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Keeping the ‘R’ in ‘public relations’

Tuesday, August 10th, 2010

Sometimes, when we’re obsessing about how to frame a story, or how to make a story’s nut graf as strongly written as possible so it might grab the attention of media outlets around the country, we have to remind ourselves that in the end, it probably won’t matter — at least, not as much as a host of other factors. We’re not being defeatist; we’re simply acknowledging the truest fact that governs the PR business: It’s about relationships. Seems like that can get lost sometimes, during the run of play. But it’s so very, very true.

When you’re armed with good, interesting work from your faculty, those relationships can lead to big successes. The last few days have provided plenty of good examples:

– Sociologist Phil Schwadel’s recent research that found, among other things, that Gen X-ers are up to 50 percent less likely to “lose their religion” than their Baby Boomer parents. In looking at what national outlets would be interested in this study, we went back to April and remembered the good work that a reporter at Thomson Reuters Global had done with one of Schwadel’s previous studies. We reached out to the reporter once again — and promised exclusivity, as well. Within 24 hours, this resulting story on the research had circumnavigated the globe, landing in all kinds of high-profile outlets.

– Educational psychology professor Ken Kiewra has published a number of interesting studies, including a recent one on the prevalence of high-schoolers cheating. His latest work, which concludes that college undergrads study ineffectively and inefficiently on computers and other digital devices, landed in a section-front cover story in USA TODAY on Tuesday. This came about through our office’s relationship with the newspaper’s national higher-education reporter, who last October visited campus for this awesome cover story. We check in with her every now and then, even (gasp) just to say hello and with no agenda whatsoever. In May, knowing that Kiewra’s study would be released in early August, we gave the reporter a heads-up on the work. The reporter filed the study away until last month, when she was assembling back-to-school stories for this week. Without that relationship, UNL would’ve missed out on being included in USA TODAY’s wide-ranging article.

Another strong relationship — which comes from school ties — paid off with Kiewra’s study later in the day with the Washington Post writing about the research. Jenna Johnson, a former DN editor and UNL alumna and an education reporter for the Post, featured the work in her popular Campus Overload blog.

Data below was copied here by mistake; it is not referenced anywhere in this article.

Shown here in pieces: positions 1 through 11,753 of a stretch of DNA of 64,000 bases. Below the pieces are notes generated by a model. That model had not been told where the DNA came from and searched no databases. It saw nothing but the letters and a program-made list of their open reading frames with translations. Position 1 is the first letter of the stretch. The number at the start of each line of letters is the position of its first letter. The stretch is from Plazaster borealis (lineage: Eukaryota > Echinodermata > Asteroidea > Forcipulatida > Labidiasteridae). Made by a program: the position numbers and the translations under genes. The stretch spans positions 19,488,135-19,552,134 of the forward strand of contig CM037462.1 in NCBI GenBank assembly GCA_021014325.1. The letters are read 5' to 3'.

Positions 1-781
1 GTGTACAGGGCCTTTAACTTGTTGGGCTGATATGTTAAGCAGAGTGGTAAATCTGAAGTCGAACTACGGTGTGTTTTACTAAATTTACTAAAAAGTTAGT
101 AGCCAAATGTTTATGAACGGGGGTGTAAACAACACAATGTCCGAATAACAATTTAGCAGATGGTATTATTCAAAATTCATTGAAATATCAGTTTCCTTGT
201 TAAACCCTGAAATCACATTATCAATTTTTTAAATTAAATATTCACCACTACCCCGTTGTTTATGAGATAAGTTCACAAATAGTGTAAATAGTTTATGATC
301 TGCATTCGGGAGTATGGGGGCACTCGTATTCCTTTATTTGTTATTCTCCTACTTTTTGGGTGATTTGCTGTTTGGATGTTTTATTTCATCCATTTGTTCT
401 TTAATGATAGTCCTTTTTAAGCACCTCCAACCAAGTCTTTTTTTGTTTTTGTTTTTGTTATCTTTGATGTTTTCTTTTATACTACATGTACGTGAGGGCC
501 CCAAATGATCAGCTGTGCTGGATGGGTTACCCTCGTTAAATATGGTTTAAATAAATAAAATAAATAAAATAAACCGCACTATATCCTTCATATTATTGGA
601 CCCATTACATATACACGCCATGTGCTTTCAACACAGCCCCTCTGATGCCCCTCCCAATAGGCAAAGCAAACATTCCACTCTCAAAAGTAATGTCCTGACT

– Net neutrality is again in the national news, and UNL telecommunications law professor Marvin Ammori is right in the thick of things. In today’s New York Times, Ammori pens an op-ed asserting the government’s role and responsibility in regulating telecom countries to protect net neutrality. Ammori, who is currently a visiting scholar at Stanford’s Center for Internet & Society, splits his time between Lincoln and D.C. — where he swims in a number of media circles. His solid professional relationships with the Washington Post, the Wall Street Journal, the Huffington Post and, now, the Times continue to pay huge dividends for UNL (see also my earlier post on Ammori, to get an idea of why he does so well in the national media).

– Over in the College of Engineering, Namas Chandra and a UNL research team are working on ways to better protect U.S. soldiers from improvised explosive devices (IEDs). This research, which is a years-long project, is on track to produce groundbreaking and important results that will have a direct impact on our troops. Since it’s a longer-term project, we felt it was important to pitch the story to local reporters, which would provide some local and regional exposure and also serve as a foothold for when national pitches will be in order. So we turned to old friend and dean of local reporters, Don Walton, who wrote a great piece on our engineers’ work.

In an age where search-engine optimization, social networking and sites like Digg are growing more prevalent in how reporters find their sources, it’s good to know that we can still pick up the phone or send off an “old-fashioned” e-mail to those in the media with whom we have good standing. This week, so far, has been an excellent reminder of the enduring power of maintaining those good relationships. It goes without saying that it’s good for business, but staying in touch with writers and reporters, and being able to help them explain the world around us to the masses, is also really good for the soul.